Set aside technology for a bit and just be present

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Just about the only place you can't take a cell phone these days is the Beaufort County Courthouse. Amazingly for two hours, the 100 of us potential jurors survived.

One of the first things I observed in the gathering room was that some people were actually talking to those seated beside them. Without a phone to look at, people were present to those around them.

This used to happen while people waited in the airport, at doctors' offices, and in the checkout line, but now it seems that such simple connecting happens less and less.

I wonder if this in some way is contributing to the growing divide and the disconnection we feel.

Those running the court didn't ask for party affiliation, and so I didn't know if those I was talking to shared the same views on issues - and I didn't need to know.

Being an extrovert, I said something to the people on either side and one seemed more open to talking than the other, and so we did.

We found out that our children go to the same high school and pretty soon we were sharing about our children's interests. We had a nice conversation, and if I see him at a ball game, I will say "hello."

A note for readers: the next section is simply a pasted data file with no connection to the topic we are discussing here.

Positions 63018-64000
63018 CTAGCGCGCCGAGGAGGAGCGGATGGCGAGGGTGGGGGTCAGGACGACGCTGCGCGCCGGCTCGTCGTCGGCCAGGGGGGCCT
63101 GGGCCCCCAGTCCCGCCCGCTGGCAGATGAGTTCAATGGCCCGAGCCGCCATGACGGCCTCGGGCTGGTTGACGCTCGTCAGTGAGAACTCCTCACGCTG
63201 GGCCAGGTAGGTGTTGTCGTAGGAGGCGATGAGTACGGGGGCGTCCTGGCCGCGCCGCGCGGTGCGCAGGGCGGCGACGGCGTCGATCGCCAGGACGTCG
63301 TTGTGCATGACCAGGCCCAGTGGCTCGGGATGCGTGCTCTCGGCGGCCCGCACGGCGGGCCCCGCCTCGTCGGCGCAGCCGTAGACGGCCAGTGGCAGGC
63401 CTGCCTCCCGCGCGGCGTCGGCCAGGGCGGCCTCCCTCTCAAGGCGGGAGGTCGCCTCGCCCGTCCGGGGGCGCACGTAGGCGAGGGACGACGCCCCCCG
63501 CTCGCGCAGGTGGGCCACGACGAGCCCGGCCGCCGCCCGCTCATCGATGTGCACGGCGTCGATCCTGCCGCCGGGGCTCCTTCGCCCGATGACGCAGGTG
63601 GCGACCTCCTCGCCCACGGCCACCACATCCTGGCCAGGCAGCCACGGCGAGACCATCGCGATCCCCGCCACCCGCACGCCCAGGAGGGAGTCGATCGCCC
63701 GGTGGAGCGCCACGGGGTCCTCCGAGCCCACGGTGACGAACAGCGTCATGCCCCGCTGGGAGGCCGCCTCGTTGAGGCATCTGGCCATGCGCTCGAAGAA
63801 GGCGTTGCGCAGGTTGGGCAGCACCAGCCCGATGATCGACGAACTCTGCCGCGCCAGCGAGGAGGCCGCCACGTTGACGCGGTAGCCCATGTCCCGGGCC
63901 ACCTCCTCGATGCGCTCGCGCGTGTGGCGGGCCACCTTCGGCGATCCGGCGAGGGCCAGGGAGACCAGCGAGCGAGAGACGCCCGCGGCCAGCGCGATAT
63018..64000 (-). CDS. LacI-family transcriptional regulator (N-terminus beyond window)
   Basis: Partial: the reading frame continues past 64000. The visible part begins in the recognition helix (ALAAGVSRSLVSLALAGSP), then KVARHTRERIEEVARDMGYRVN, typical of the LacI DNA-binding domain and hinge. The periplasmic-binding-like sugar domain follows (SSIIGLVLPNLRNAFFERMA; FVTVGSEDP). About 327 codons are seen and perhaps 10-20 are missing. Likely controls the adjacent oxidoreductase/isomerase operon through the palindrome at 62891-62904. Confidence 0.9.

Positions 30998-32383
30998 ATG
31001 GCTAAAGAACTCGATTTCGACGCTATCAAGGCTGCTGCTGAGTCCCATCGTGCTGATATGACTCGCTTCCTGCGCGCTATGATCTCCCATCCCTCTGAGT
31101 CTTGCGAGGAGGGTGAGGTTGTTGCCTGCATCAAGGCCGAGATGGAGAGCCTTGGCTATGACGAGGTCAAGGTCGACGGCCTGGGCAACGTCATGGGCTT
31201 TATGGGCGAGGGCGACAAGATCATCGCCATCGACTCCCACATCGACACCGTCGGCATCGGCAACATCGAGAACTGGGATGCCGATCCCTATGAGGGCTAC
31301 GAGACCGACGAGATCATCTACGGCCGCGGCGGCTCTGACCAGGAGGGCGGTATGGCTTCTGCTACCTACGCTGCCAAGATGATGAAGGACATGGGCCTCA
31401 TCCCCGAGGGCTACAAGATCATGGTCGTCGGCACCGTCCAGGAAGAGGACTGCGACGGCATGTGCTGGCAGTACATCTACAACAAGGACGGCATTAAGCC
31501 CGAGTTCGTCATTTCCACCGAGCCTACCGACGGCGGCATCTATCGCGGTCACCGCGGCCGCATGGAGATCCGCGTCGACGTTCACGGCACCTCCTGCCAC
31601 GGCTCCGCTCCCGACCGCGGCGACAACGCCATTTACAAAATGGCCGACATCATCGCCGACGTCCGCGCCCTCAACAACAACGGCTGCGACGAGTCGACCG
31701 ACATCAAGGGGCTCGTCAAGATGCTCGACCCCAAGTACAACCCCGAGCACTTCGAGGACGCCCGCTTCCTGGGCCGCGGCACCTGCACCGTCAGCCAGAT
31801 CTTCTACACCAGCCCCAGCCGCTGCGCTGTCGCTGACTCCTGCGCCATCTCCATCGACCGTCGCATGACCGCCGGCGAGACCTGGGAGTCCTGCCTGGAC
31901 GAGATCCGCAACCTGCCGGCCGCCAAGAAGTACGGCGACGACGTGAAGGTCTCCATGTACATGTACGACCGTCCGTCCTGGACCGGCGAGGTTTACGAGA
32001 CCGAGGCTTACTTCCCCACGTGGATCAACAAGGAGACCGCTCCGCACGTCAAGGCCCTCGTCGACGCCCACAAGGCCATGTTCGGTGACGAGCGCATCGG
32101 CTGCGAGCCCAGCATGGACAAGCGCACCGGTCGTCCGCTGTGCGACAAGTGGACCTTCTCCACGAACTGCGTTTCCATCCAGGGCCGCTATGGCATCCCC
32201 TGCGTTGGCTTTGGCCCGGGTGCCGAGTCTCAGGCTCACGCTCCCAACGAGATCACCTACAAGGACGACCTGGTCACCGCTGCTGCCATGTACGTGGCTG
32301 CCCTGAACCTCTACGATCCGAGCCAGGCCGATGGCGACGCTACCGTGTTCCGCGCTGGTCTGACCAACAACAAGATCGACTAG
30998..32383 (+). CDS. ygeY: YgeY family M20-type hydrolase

Once we were in the courtroom, going through reasons for exemptions and then a battery of questions to be sure we would be impartial, I spoke with a woman beside me. I found out that she's a teacher at an elementary school in Beaufort.

We commented on our love-hate relationship with smart phones especially our struggle to get our children disconnected from them. Knowing someone else shared that challenge was encouraging.

Though I had been dreading spending all day and possibly all week on jury duty (but I wasn't needed), I left enriched. For one, I was impressed with the professionalism of the staff and the appreciation the judge expressed at our willingness to be inconvenienced to be there to serve.

But perhaps more importantly, after that two-hour experience I left feeling more connected to the community, and it made me wonder what a difference it might make if, in every public place we go, we put our phones away?

Would we be more present to those around us? Might we share a smile or a word that a stranger may need to hear that day? Maybe we would help someone feel less alone.

As those who are called to share God's love, it seems to me that it can start with a simple gesture. Let's be intentional. Let's be present to those around us. Let's be a part of mending the divide.

The phone can wait.

Rev. Christine Herrin is the pastor at Lowcountry Presbyterian Church in Bluffton.

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